SHAMI, YITZḤAK (1888–1949), Hebrew writer. Born in Hebron, he taught in Ekron, Damascus, and Philippopolis (Plovdiv), Bulgaria. In 1919, he returned to Hebron where he served as a teacher and was active in the Jewish community. He moved to Tiberias in 1926, and finally settled in Haifa in 1930.
His first short story, "Ha-Akarah," set in the Sephardi community, was published in Ha-Omer (1907). Subsequently his stories dealing with the Sephardi and Arabic milieu of Palestine appeared in various literary journals in Palestine and abroad (including Ha-Tekufah, Ha-Shilo'ah). His collected stories, with an introduction by Asher Barash, were published posthumously (Sippurei Yitzḥak Shami, 1951). A new edition of Nikmat ha-Avot with an introduction by G. Shaked appeared in 1975. Hebron Stories, a collection in English translation with an introduction by Arnold J. Band, appeared in 2000. For English translations of his works, see Goell, Bibliography, p. 75.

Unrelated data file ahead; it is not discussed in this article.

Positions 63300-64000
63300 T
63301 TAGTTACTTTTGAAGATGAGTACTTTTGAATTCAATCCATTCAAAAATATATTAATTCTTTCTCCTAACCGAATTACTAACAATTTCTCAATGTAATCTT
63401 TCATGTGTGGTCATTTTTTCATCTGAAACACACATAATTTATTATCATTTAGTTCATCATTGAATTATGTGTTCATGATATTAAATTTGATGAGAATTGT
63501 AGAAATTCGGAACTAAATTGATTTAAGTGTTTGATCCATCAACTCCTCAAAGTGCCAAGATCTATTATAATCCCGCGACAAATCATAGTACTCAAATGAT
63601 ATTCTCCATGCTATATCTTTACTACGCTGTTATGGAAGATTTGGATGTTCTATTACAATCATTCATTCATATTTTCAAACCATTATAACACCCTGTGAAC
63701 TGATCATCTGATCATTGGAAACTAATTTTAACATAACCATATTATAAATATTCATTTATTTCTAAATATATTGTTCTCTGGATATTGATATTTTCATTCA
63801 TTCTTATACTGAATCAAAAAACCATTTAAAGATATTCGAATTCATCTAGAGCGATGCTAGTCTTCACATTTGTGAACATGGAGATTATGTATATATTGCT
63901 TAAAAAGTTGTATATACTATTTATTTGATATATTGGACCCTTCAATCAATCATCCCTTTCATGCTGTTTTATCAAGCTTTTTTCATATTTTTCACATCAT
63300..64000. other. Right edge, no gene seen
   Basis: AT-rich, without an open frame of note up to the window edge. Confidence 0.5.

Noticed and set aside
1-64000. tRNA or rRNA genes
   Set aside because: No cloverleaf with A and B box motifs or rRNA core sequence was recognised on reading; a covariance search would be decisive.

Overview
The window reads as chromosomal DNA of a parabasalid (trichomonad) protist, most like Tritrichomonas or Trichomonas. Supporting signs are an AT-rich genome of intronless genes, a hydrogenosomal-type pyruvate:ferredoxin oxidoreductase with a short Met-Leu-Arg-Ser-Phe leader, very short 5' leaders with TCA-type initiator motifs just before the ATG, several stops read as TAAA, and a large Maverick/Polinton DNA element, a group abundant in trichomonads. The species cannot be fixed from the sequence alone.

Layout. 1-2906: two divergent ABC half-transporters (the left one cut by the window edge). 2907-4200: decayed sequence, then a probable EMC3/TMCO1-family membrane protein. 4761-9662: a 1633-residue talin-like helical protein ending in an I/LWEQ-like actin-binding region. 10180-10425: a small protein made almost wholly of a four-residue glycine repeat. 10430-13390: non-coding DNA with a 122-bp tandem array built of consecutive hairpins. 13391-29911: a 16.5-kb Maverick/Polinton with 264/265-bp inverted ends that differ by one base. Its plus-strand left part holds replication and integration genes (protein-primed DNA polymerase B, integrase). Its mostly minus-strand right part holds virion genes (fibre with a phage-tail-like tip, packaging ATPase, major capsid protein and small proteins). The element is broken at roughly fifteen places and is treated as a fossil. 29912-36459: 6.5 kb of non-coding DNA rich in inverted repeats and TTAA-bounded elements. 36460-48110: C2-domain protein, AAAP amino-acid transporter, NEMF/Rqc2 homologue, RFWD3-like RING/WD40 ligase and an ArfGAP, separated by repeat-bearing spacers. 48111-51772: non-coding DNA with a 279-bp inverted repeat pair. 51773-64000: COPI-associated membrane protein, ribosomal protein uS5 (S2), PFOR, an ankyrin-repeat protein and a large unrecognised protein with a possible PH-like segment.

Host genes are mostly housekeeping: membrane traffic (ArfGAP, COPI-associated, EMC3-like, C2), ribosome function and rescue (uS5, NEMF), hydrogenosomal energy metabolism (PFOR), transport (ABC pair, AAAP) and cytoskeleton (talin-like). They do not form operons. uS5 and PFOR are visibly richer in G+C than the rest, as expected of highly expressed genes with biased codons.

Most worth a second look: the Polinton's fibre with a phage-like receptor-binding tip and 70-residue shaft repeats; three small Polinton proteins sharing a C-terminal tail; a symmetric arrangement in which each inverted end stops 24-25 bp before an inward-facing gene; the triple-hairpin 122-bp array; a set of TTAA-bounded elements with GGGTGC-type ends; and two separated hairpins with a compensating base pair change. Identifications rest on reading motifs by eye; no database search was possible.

A.H. Elḥanani, Siḥat Soferim (1960), 195–202; B.I. Michali, Le-Yad ha-Ovnayim (1959), 133–45; I.R. Molho, Nekuddot Ḥen me-ha-Olam ha-Sephardi ba-Dorot ha-Aḥaronim (1958), 50–5 7. add. bibliography: Z. Ogen, Y. Shami, in: Bikkoret u-Farshanut, 21 (1986), 35–52; N.R. Bersohn, "Y. Shami's Stories: A Western Approach to a Near Eastern Milieu," in: Modern Hebrew Literature, 4:1 (1978), 3–9; G. Shaked, Ha-Sipporet ha-Ivrit, 2 (1983), 68–82; Y.H. Halevi, "Minhagim ve-Halikhot bi-Yẓirato shel Y. Shami," in: Mehkarei Yerushalayim be-Folklor Yehudi, 15 (2003), 97–116; H. Hever, in: Tarbiz, 71:1 (2003), 151–64.